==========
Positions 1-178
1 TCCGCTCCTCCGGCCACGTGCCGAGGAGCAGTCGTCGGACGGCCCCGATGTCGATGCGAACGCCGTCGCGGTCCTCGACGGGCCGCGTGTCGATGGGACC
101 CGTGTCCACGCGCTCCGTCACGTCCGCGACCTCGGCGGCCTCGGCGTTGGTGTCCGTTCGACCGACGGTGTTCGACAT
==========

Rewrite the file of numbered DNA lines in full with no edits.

Positions 1-178
1 TCCGCTCCTCCGGCCACGTGCCGAGGAGCAGTCGTCGGACGGCCCCGATGTCGATGCGAACGCCGTCGCGGTCCTCGACGGGCCGCGTGTCGATGGGACC
101 CGTGTCCACGCGCTCCGTCACGTCCGCGACCTCGGCGGCCTCGGCGTTGGTGTCCGTTCGACCGACGGTGTTCGACAT